In summing up even though this version of Dynasty Warriors has been opened up with more strategy based gameplay, the game is pretty much the way it has always been so thus raises the question whether Koei need to move on and look at something else? The game is enjoyable, but then it is also damn frustrating and somewhat confusing in places. I have a love hate relationship with this game and would advise that a rental would be in order so you can do the ‘ole’ suck it and see to discover whether you agree or disagree with me before purchasing said title.
What this boils down to in the end is that DW5E is simply a sloppy rushed port that is trying to cash in on the popularity of the franchise for the next-generation. Hopefully KOEI will take the time to give the franchise its due credit by the time the next iteration rolls around, but for now we are forced to settle for a PS2 title in 360 boxart. Don’t be fooled by the cover, this game is light years away from even being considered “next-gen”.
Dynasty Warriors 5: Empires is nothing more than a giant lack of innovation or even developer motivation. The ancient graphics engine, the brutal audio, and the tired gameplay destroy any good quality, like the Co-op mode, Dynasty Warriors had going for it. Omega Force seemed more interested in taking advantage of new Xbox 360 owners as one of the few battle strategy games on the market. Hopefully, their efforts will be futile due to pitiful sales of this terrible game. I wouldn't even recommend this game to people looking for achievement points as they take far too long to garner. Stay far away from this travesty of a game.
DW5 Empires is a "budget" Xbox 360 game priced at $39.99. That makes it 10 dollars more than the PS2 version from which it's effectively indistinguishable, aside from its forced-widescreen aspect and the requisite Achievements. There's little reason to pick up the 360 flavor if you own both systems. Otherwise, if you still haven't given the series a try by now and want the best version of the best installment, a rental is a good choice. Just don't be surprised if you find yourself overwhelmed with familiarity this time next year.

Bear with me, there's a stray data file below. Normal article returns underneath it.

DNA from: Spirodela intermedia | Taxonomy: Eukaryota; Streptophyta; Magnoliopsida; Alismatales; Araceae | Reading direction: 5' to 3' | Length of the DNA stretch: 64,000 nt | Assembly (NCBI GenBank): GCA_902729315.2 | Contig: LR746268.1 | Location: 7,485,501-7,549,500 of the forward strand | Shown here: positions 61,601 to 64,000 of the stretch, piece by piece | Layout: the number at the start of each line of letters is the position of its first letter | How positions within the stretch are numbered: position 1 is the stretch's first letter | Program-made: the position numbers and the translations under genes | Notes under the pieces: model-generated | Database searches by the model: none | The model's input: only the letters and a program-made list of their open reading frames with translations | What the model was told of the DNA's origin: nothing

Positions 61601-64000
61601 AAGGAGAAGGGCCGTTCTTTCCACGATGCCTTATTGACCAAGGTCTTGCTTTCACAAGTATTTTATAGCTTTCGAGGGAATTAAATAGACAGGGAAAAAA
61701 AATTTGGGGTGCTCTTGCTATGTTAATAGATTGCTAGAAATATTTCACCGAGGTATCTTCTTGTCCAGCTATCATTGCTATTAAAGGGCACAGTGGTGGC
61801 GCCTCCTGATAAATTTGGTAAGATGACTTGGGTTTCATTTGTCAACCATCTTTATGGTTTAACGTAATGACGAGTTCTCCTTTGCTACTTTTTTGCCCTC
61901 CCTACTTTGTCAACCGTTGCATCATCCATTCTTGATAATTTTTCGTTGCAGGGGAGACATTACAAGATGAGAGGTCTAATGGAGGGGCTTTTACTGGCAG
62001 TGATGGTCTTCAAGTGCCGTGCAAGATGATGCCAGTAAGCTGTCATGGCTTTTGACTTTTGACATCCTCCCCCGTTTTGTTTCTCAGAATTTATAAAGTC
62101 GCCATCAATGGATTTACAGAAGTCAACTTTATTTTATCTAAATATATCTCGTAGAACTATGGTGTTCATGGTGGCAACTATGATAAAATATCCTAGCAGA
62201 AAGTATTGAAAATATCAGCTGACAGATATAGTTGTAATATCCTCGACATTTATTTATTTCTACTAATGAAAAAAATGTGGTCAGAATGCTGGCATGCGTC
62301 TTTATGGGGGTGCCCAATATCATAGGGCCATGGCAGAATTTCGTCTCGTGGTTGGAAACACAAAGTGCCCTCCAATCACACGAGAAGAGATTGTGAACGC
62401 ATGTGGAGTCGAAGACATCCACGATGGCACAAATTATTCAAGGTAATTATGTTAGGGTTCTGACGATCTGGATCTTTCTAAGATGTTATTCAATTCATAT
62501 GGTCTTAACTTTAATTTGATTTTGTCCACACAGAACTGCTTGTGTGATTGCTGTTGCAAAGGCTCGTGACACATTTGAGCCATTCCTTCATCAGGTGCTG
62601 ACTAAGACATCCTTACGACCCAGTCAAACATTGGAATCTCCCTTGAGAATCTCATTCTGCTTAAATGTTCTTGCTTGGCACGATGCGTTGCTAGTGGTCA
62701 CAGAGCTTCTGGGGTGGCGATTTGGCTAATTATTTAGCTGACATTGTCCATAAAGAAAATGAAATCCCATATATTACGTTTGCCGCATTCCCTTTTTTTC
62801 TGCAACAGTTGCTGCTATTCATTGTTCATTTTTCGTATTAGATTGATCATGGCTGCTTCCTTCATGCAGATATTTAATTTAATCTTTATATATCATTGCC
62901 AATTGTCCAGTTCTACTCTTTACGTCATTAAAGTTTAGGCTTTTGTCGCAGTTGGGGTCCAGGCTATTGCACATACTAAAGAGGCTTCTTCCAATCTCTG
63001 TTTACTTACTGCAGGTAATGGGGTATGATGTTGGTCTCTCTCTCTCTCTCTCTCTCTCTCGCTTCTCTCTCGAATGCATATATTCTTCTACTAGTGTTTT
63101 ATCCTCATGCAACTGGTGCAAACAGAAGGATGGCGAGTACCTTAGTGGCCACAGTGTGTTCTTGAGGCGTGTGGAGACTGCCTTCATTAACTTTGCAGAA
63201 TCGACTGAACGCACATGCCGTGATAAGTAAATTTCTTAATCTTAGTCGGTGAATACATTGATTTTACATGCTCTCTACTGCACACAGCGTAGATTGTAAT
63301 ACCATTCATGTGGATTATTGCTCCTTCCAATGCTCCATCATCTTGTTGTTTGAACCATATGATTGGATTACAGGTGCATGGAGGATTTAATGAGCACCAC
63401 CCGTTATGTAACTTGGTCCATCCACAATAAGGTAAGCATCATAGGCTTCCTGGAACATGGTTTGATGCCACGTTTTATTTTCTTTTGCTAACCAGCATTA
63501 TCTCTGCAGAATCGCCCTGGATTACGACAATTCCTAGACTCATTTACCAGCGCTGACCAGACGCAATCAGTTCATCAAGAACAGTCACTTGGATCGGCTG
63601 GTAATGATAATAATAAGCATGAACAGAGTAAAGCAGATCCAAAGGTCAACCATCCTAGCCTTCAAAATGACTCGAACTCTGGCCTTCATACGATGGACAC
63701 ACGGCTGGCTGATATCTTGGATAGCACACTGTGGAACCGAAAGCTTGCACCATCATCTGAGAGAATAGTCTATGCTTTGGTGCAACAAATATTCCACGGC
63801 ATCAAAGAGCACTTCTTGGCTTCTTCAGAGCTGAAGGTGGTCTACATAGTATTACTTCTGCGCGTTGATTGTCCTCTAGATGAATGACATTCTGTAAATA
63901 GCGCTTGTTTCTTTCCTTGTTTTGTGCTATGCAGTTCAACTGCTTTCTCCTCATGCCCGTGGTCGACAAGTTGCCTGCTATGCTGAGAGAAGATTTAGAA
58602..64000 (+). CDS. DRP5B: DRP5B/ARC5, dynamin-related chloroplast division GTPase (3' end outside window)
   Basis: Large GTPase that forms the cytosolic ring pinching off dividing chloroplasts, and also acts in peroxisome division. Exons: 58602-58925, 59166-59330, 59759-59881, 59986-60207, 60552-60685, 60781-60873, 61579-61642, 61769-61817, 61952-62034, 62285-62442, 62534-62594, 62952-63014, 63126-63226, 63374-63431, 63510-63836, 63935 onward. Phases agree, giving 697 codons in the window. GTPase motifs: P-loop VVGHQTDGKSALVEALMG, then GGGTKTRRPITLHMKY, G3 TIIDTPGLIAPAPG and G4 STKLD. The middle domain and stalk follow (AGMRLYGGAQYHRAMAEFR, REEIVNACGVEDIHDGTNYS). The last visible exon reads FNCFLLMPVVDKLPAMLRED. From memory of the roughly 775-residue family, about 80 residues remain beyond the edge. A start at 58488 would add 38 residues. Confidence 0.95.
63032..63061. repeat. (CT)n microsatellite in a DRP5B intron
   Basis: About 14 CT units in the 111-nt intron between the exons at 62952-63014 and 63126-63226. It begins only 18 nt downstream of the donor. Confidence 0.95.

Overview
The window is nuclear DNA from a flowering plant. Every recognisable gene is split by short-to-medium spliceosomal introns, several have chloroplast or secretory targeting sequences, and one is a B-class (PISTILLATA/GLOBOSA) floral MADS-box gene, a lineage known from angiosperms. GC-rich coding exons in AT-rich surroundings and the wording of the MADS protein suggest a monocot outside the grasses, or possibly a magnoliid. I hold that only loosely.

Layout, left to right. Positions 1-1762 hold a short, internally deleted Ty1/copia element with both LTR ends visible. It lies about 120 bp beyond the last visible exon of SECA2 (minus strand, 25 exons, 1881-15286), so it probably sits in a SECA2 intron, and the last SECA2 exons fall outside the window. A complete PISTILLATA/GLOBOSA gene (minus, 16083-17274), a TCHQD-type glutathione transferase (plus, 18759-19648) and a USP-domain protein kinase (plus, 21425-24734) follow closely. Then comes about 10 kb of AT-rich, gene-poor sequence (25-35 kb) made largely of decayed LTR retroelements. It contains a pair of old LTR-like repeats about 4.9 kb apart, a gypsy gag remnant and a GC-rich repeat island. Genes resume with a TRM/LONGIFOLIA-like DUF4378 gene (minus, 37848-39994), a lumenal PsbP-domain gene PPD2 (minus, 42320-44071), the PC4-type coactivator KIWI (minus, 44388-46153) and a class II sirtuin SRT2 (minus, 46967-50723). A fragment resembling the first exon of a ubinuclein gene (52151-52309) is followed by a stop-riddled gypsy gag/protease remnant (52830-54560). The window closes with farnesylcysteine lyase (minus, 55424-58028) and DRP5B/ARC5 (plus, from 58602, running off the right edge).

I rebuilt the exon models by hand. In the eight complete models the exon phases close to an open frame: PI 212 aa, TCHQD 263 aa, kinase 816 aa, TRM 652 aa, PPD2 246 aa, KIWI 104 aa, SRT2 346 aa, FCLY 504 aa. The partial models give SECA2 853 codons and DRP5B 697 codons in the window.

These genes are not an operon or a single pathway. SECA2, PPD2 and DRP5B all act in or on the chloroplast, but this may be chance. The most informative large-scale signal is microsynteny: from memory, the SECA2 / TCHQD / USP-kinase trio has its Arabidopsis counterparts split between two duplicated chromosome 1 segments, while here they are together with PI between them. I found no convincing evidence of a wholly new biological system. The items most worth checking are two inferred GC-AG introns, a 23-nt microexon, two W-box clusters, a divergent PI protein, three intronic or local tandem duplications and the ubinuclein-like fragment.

I find myself continuously frustrated with Koei. I know the team can make solid games, and I know the Dynasty Warriors series could be so much more than it is. Maybe that's why it's so disappointing to see that the team blew another opportunity to start fresh and make a truly innovative and compelling title. I'd love to say that we'll see some huge improvements in next-year's offering, but I simply can't. The fact that the 360 version is practically a direct port of the current-gen version doesn't help either. Dynasty Warriors 5: Empires isn't terrible, it's just totally uninspiring. But hey, at least we've still got Ninety-Nine Nights and Genji 2 to look forward to.
Let's get right to it. Dynasty Warriors 5 Empires, the first budget-title on the Xbox 360, is actually an overpriced current-generation game. You can plug in your component cables and take advantage of the consoles high-definition capabilities, but you'll be disappointed to see a brushed-up version of the Playstation 2 title. It's a shame, too, because Dynasty Warriors fans have stuck with this franchise for so long, and going next-generation was Koei's opportunity to take DW to the next level. Unfortunately, the game is stagnant, right along with the rest of the franchise, due to monotonous gameplay and the lack of any significant improvement.
Despite the monotony of the button-mashing gameplay, I still find the series fun to play. There's a visceral thrill that comes with seeing 20 enemies surround you only to be flung into the air when you perform one of the game's many special attacks. It seems a pity that such an elaborate experience is draped over a history we (well, I) know so little about. Playing Dynasty Warriors 5 Empires, I couldn't help but wish that the series would get a major kick in the pants. This half-attempt to throw it into the next generation is not it.
Plain and simple: if you buy Dynasty Warriors 5: Empires, you’re saying it’s ok for this lame excuse for a video game series to continue dragging everything else down with it. It’s even less amusing than it used to be now that it’s infecting next-gen consoles. Empires is the epitome of lazy game development, pretending to be an epic masterpiece and hiding behind meaningless names and numbers. Dynasty Warriors should have died out years ago, but some people just don’t stop buying it. Perhaps physical violence is the only answer.